But Drozd’s ruling also considered the opinions of Dr. Herbold and Dr. Jonathan Rosenfield, the senior biologist for San Francisco Baykeeper:

According to Dr. Herbold, given that winter-run live for only three years and had poor survival in 2020 and 2021, it is critical to avoid a third year of poor survival, else “the species would likely suffer irrecoverable decline toward extinction.” (Herbold Second Decl., ¶ 33.) Dr. Rosenfield further explains:

Because maintaining populations in an imperiled state tends to increase the risk of extinction, bad environmental conditions and poor biological outcomes over the past two years make it even more urgent to restore environmental conditions that support and improve species’ viability, rather than foster conditions that undermine or simply maintain the long-term status quo. Furthermore, it is my professional opinion that all freshwater life stages of these severely imperiled species must be protected from impacts of the Projects in order to prevent irrevocable damage to, and foreclosure of opportunities to recover, these species. For example, protecting adult fish while allowing their eggs to be destroyed, or protecting the eggs of endangered fish but not the juveniles that emerge from them, is inconsistent with preventing extinction of these species.

The judge’s ruling concluded:

Overall, the record before the court supports Dr. Rosenfield’s and Dr. Herbold’s significant concern for winter-run viability in both the short- and long-term horizons.

This kind of dueling scientific testimony in litigation over implementation of the federal and state endangered species acts has been characterized as “combat science.”  In reality, it is a battle over whether water management decisions that could cause extinction of species will be based on science paid for by those who profit from water diversions.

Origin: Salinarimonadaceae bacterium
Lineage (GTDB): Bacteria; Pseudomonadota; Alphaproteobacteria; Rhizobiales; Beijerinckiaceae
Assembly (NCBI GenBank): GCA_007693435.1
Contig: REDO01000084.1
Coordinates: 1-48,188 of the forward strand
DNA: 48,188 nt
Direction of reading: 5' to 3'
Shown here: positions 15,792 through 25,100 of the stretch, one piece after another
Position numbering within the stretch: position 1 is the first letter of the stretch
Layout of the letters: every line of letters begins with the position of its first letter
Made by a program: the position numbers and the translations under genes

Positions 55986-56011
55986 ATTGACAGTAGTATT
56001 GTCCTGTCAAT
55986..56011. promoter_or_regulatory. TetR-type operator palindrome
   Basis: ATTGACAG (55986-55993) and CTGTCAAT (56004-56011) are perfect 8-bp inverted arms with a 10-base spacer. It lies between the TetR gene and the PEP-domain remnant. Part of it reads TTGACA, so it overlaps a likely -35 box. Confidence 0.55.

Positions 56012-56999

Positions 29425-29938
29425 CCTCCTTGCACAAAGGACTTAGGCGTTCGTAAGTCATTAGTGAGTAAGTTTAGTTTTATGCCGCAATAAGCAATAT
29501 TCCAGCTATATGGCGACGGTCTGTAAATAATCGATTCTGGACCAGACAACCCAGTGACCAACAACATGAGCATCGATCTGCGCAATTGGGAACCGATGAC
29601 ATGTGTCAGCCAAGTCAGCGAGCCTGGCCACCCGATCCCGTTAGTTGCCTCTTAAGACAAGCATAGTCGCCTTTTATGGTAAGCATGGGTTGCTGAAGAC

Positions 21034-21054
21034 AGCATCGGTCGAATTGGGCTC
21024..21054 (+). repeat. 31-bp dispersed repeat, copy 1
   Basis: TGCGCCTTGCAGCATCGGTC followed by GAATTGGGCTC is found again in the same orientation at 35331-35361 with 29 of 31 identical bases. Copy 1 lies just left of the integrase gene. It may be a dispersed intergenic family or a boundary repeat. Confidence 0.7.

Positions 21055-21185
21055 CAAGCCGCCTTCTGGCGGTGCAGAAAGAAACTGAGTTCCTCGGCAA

Further reading:

California Natural Resources Agency et. al. 2022. Filing in California Natural Resources Agency et. al. v. Gina Raimondo, et. al., Supplemental Declaration of Bruce Herbold, January 24, 2022.

Glen-Colusa Irrigation District et. al. 2022. Filing in Pacific Coast Federation of Fishermen’s Associations, et. al., v. Gina Raimondo et. al., and California Natural Resources Agency et. al. Gina Raimondo, et. al., Declaration of Bradley Cavallo in Support of Intervenor Defendants’ Opposition to Motions for Interim Injunctive Relief and Motion for Remand Without Vacatur.  January 10, 2022.

Obegi, D. 2021. Killing Most Endangered Salmon Is How the Trump BiOps “Work.” NRDC expert blog, April 19, 2021.

Pacific Coast Federation of Fishermen’s Associations, et. al., v. Gina Raimondo et. al., and California Natural Resources Agency et. al. Gina Raimondo, et. al., Order Re Motions to Remand Without Vacatur; Stay; and Impose Interim Injunctive Relief, March 11, 2022.

Pacific Coast Federation of Fishermen’s Associations in Pacific Coast Federation of Fishermen’s Associations et. al., v. Gina Raimondo et. al., and California Natural Resources Agency et. al. Gina Raimondo, et. al., Declaration of Dr. Jonathan A. Rosenfield in Support of Plaintiffs’ Motion for Preliminary Injunction for 2022 and Plaintiffs’ Opposition to Federal Defendants’ Motion
for Voluntary Remand Without Vacatur. December 16, 2021.






Leave a Reply